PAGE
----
Before Instagram, Facebook, Twitter and all the other platforms that we now umbrella under the term “social media,” sites for real-time social interaction via the internet already existed––computer games. Since its earliest days, online gaming has wrangled with issues around social organization and community formation, harassment and gatekeeping, commercialized publics, and forms of governance and moderation. Those currently interested in thinking critically about these issues would be well served to look at how they have already been navigated and researched for nearly fifty years now in the area of networked play.
Some of the first spaces that allowed users to connect and engage with each other were the early modem-based bulletin board systems (BBSes) in the 1980s. While forums and file sharing were a huge part of life in a BBS, the advent of “door games” facilitated real-time play across networks (and geography). These systems allowed a BBS to use an external application to connect users, enabling real-time exploration and interaction with other people in game worlds. Role-playing games made the jump as local BBSes transitioned to the broader internet in the 1990s. This was the heyday of text-based multiuser dungeons (MUDs), where thousands gathered together to create, adventure and build community together. In the 2000s, as computing grew in capacity and dropped in price, and more widely dispersed internet access accelerated, once again gaming proliferated, not just on personal computers but consoles and handheld devices. And in our current moment, with the expansion of gaming onto phones and the rise of services that robustly foster and support play communities (such as YouTube, Twitch, Discord, etc.), gaming has become a mainstream leisure activity across broad demographics.
So why do we so often overlook networked play when we gather to debate the challenges and risks of social media? We should be paying attention to gaming as a site not only of historical import, but as front and center to ongoing considerations around the future of the internet. As someone who has studied these communities for over thirty years, I can tell you that gaming is the place to look if you want to see innovative practices and critical issues decades before they hit the mainstream. Gaming has also regularly been the site of fascinating experiments in online community governance, new methods of cultural coproduction, and alternative forms of community management and organization. Our critical inquiries into platforms like Facebook or Twitter will only be strengthened by putting them in conversation with research into gaming spaces. Gaming sites are often bracketed off as “not serious”––though so too are social media. But like social media, gaming is a civic space, a political domain, a media sphere and a site of critical work. Vital insights that social media companies could learn from––about co-creativity in socio-technical systems, networked engagement, platforms as cultural technologies and thinking beyond retributive justice––can be found in these spaces of play.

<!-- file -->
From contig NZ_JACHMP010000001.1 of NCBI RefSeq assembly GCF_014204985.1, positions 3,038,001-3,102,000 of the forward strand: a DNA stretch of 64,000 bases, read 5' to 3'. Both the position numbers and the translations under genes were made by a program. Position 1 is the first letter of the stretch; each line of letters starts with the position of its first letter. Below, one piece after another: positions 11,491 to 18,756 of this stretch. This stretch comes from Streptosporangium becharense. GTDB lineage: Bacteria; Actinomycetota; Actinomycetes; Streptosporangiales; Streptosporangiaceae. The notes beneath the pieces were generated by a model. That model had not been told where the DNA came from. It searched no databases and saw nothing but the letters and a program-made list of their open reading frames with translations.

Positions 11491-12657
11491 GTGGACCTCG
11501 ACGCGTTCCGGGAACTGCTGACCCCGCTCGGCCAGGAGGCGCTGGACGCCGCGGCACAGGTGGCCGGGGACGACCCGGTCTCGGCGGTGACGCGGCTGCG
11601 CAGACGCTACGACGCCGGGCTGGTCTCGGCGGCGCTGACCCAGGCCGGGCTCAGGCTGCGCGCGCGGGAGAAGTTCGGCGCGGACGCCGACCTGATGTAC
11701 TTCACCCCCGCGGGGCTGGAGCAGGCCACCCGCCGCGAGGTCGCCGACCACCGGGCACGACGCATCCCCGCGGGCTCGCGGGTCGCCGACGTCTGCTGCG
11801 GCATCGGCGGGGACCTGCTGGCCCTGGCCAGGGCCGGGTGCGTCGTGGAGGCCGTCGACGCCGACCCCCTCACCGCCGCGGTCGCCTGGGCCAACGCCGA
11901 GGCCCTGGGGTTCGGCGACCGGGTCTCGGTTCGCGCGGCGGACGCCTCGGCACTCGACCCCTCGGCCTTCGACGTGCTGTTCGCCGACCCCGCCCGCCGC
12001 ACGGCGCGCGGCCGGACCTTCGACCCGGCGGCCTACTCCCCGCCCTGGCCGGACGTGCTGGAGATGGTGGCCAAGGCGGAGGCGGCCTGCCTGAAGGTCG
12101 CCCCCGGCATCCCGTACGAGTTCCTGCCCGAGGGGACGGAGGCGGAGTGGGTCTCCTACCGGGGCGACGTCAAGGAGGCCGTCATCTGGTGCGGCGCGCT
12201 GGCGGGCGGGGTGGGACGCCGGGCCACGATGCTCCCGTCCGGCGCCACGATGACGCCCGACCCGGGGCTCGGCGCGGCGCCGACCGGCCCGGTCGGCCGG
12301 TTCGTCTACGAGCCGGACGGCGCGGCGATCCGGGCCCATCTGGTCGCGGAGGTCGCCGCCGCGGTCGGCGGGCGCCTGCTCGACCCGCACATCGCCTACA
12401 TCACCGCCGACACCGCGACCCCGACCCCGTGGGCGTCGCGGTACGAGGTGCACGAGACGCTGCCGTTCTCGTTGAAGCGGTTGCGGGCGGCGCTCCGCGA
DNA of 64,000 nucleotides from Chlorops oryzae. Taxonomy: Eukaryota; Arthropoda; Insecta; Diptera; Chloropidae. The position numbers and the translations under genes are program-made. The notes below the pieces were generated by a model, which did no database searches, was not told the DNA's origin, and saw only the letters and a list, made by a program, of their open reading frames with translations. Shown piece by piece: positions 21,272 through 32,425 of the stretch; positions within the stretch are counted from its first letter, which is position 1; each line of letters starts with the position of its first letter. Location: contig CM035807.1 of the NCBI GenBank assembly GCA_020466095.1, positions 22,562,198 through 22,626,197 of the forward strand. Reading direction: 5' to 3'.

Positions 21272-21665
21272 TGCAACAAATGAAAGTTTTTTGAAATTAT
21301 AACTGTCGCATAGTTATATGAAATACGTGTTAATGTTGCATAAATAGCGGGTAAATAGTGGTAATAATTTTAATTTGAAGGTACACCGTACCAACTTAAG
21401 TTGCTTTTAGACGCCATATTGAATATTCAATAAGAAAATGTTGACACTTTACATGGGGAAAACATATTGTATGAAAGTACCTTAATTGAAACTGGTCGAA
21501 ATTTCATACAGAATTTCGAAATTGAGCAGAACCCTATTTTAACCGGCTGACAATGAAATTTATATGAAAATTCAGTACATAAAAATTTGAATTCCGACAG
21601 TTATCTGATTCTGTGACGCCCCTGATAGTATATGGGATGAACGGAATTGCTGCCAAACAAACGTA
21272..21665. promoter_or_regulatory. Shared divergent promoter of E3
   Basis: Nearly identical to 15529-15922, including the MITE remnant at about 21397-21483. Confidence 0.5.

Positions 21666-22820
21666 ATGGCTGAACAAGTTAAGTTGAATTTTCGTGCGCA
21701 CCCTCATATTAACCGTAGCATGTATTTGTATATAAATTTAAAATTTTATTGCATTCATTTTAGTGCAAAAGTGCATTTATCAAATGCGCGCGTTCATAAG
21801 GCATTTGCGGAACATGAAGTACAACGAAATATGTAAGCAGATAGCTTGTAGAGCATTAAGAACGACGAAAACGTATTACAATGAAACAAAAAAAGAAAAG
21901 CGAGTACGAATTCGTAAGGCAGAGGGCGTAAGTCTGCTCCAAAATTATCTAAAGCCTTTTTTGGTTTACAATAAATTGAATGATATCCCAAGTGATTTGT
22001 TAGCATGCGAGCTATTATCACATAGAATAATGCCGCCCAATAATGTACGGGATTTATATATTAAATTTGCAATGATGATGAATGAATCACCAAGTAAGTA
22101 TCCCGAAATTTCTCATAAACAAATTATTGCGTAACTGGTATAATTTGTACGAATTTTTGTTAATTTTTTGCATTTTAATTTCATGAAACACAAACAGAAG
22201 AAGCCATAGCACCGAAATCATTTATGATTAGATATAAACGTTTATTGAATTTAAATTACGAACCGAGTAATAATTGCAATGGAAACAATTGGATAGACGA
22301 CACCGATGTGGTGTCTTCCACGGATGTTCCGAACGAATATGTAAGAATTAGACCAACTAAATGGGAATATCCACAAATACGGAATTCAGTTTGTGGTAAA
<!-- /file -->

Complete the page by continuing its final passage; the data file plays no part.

Many of us who cut our teeth on internet studies researching early text-based worlds in the 1990s sought to carefully attend to both the specificities of the technology and the vibrant communities we were encountering. For me, this meant drawing together a sometimes-messy mix of sociology and science and technology studies to thread the needle of how socio-technical systems actually functioned in the wild. I still recall my excitement at seeing Larry Lessig picking up on Julian Dibbell’s amazing work on MUDs, to look at how technology acts as a powerful structuring mechanism.